Often in photography, we are told to be different, to do things in ways that are original, unique. Do something that sets yourself apart from the rest of the pack. It’s good advice, especially as the vast pool of photographers inevitably becomes more and more saturated. In a series of photographs by Daesung Lee, the artist demonstrates his unique approach not just in his photography, but also in their exhibition.
Having printed a collection of billboard sized landscape photographs Daesung captured in Mongolia, the artist then returned with the oversized prints to the plains of Mongolia, where he blended them into the horizon using a little forced perspective. Next, Daesung had Mongols of all ages, their horses, and their cattle interact with the images. He photographed these interactions using, yet again, a brilliant example of forced perspective to create a powerful set of photographs.
The photos, part of Daesung’s Futuristic archaeology project, aims to raise awareness to the desertification of Mongolia, where 75% of the territory faces the risk of desertification. Daesung notes in the project’s mission statement, 25% of the land has already turned into a desert. This equates to about 850 lakes and 2000 rivers that have dried up in the past 30 years.
He also makes note that, despite the recent rise in urbanization, 35% of Mongols still live a nomadic lifestyle. A way of living that greatly depends on the open spaces and land, which is undergoing dangerous changes and rapidly disappearing.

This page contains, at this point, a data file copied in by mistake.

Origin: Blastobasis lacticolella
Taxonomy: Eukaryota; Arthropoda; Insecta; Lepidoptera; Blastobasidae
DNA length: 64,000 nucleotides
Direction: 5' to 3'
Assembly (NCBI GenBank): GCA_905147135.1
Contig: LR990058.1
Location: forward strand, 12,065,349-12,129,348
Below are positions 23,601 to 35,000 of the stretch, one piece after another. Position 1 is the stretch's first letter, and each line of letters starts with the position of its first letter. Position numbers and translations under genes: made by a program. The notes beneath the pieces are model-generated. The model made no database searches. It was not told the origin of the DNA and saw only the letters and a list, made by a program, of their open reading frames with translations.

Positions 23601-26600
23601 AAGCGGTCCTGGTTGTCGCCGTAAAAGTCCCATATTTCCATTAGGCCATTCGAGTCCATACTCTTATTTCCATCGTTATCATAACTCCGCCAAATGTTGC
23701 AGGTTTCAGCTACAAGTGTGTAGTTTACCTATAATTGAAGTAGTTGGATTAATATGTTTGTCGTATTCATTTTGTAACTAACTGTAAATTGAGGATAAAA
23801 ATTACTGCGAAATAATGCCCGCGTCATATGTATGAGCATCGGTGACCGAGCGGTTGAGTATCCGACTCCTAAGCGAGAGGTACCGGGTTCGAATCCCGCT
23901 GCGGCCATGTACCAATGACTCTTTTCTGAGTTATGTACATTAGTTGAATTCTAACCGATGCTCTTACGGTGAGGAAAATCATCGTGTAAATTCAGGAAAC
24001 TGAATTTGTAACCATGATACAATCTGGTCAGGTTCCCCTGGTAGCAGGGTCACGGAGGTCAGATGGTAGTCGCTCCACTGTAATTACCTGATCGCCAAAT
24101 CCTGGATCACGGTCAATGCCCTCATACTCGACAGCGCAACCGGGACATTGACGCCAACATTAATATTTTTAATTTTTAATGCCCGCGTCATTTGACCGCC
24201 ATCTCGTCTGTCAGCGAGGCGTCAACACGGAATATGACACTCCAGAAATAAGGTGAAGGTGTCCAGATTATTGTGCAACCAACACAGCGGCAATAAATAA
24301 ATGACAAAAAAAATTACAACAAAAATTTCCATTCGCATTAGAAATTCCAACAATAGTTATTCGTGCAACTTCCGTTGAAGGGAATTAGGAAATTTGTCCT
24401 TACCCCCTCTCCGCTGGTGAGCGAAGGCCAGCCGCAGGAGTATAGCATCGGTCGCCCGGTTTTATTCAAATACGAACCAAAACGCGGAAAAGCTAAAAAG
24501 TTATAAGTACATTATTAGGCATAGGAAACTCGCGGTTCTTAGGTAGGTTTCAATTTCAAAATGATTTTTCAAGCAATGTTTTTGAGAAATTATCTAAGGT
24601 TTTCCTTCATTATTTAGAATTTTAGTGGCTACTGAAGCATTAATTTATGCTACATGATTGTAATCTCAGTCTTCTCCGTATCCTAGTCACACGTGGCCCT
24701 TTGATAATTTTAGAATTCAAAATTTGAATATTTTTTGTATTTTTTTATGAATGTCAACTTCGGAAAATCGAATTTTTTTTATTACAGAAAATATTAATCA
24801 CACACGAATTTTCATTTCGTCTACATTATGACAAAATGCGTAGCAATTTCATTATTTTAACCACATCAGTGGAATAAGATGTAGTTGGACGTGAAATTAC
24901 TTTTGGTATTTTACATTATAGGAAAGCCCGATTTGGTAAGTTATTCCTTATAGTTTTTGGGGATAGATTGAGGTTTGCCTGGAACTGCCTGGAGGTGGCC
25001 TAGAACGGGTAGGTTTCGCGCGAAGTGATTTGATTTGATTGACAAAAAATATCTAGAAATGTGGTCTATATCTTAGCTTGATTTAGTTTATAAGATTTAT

Through the use of billboards and humans, Daesung is able to create a museum diorama in the very location they depict. The interaction with the Mongols and the billboards portrays the Mongols attempting to enter the museum dioramas as a means of survival.
If you were wondering why the photographer didn’t simply report the crisis through documentary photography alone, or what the connection between the museum dioramas and preserving Mongolia is…Daesung points out that museums may very well be the only place Mongolian culture will exist in the future.
Take a look at the telling series, here:
For more information on the desertification of Mongolia along with the efforts and photography of Daesung Lee, you can visit his website, here. He is no stranger to the field of impactful environmental studies through his photography, as you will see in his other projects such as his work in West Bengal, Indonesia, and Jharia.
[ Daesung Lee via The Creator’s Project ]
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